21. On 14 February 2009, an oil spill was detected approximately 50 miles (80 km) southeast of Fastnet Rock off the West Cork coast of Ireland. It has been reported that there were Russian vessels in the area. The spill is estimated to be 400-500 tonnes of oil. The spill was originally spread over an area encompassing four miles by five miles. The alert was provided by the CleanSeaNet European oil spill detection service of EMSA.

  22. Over 350 cities across Europe have made a green pledge to make a 20% cut in CO2 emissions by 2020. The "Covenant of Mayors" pledge was made Tuesday 10 February at the European Parliament. Each city will now draw up a sustainable energy action plan over the next 12 months.

  23. In January 2009 the Fraunhofer-Gesellschaft had founded the new Fraunhofer Institute for Wind Energy and Energy Systems Technology IWES. The new Fraunhofer IWES institute consists of the former Fraunhofer Center for Wind Energy and Maritime Technologies CWMT in Bremerhaven and will be extended during 2009 by the Kassel Institut für Solare Energieversorgungstechnik – ISET e. V. after the transfer had been completed with the prescribed formalities.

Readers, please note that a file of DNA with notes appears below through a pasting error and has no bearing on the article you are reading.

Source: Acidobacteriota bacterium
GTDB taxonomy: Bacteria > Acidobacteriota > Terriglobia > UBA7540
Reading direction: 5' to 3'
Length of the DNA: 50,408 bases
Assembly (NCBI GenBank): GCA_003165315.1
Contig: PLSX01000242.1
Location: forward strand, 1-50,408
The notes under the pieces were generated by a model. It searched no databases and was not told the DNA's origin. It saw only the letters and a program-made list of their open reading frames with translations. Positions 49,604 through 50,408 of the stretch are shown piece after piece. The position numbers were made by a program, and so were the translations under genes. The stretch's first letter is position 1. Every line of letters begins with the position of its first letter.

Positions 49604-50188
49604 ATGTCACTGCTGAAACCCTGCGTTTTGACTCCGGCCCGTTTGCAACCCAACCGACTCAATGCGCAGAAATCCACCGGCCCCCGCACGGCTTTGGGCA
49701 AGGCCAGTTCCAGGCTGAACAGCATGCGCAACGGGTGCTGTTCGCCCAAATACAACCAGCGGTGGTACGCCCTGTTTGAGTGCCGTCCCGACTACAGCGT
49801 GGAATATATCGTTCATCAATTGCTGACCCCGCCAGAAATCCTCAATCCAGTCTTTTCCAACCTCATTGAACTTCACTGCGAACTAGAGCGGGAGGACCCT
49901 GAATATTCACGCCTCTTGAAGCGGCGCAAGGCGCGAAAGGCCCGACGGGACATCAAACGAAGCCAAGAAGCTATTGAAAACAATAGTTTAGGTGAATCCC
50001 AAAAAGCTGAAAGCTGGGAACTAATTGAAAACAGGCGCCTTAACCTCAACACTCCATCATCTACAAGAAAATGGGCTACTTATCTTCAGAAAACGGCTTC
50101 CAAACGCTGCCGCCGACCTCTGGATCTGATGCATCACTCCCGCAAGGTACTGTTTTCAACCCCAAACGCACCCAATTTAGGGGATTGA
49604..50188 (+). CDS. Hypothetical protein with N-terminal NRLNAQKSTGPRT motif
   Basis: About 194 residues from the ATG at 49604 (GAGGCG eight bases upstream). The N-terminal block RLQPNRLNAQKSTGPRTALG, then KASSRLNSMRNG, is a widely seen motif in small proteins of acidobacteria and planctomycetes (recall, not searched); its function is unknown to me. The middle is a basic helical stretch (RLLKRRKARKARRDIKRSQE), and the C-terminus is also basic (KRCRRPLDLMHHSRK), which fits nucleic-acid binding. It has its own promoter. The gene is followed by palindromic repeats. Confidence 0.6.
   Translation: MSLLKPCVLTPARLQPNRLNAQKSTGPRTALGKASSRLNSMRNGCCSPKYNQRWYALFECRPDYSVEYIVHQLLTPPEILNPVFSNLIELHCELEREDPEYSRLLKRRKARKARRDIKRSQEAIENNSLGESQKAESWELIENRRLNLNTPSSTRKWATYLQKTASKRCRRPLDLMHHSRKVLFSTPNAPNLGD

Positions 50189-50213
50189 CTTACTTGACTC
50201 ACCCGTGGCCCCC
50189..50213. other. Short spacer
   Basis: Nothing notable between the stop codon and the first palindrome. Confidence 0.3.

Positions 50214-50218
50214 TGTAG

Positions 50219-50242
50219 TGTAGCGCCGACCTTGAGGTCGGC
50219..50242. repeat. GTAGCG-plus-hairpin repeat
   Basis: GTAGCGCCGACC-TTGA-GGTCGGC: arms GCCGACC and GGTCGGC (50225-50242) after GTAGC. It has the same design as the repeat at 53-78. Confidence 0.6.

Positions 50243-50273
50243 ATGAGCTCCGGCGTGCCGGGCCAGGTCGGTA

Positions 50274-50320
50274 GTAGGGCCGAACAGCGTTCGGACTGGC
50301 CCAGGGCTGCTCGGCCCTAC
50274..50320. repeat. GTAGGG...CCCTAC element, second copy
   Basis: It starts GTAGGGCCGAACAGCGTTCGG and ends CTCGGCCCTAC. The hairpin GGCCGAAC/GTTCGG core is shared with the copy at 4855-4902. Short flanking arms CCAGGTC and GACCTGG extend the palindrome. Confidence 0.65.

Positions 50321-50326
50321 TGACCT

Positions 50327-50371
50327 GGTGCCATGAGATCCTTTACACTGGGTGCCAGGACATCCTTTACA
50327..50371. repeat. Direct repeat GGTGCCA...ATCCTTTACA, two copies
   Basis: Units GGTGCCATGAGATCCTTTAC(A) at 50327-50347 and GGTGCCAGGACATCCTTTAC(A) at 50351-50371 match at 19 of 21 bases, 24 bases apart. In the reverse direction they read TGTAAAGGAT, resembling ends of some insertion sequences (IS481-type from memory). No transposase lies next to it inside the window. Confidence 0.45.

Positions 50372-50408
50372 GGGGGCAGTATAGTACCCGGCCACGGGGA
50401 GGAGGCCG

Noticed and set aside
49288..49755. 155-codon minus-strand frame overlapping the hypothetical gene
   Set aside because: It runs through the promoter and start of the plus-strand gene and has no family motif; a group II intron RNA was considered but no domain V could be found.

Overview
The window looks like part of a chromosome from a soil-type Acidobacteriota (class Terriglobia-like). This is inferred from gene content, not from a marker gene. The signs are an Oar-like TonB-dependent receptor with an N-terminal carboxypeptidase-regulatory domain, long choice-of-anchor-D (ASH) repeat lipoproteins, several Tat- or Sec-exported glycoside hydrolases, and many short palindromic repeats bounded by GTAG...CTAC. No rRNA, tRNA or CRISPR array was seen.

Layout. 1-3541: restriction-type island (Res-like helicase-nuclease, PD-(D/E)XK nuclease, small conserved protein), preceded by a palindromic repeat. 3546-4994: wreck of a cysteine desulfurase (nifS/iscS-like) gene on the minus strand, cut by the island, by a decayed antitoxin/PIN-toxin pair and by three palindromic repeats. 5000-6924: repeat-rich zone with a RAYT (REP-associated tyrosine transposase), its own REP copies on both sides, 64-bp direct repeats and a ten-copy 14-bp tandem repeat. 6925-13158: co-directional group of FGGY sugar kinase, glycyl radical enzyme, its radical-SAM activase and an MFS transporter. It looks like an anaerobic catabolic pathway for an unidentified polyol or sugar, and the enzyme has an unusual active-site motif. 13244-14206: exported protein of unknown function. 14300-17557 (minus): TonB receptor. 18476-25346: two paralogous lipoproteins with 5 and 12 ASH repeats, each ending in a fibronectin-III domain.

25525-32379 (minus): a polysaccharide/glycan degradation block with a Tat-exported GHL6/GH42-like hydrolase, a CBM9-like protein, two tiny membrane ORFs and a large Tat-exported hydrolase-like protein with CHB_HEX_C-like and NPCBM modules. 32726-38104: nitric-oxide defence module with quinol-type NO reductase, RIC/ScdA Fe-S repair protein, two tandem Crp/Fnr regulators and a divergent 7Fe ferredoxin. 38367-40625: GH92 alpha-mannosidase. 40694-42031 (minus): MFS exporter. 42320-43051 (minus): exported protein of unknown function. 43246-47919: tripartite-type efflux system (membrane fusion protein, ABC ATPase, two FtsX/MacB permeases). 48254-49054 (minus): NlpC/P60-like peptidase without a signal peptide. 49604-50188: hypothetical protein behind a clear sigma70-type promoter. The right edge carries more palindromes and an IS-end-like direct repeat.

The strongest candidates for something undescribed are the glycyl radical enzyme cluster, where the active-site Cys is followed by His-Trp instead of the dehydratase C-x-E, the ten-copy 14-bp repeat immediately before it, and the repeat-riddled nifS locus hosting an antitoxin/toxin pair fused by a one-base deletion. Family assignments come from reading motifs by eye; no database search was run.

24. The Swedish parliament decided in 1980 that no further nuclear power plants should be built, and that a nuclear power phase-out should be completed by 2010. On February 5 2009, the Swedish Government announced an agreement allowing for the replacement of existing reactors.

  25. The European Commission adopted the first ever EU Plan of Action for the Conservation and Management of Sharks. The aim of the plan is to ensure that effective steps are taken to help rebuild shark stocks wherever they are under threat and to set down guidelines for the sustainable management of the fisheries concerned, including those where shark are taken as by-catch. The plan also includes measures to improve scientific knowledge of shark stocks and shark fisheries. The measures set out cover not only sharks, but also related species, such as skates and rays, and will apply wherever the EU fleet operates, both within and outside European waters. The Commission is also committed to working to ensure that the EU's action in international bodies and agreements is coherent with its policy on sharks at home.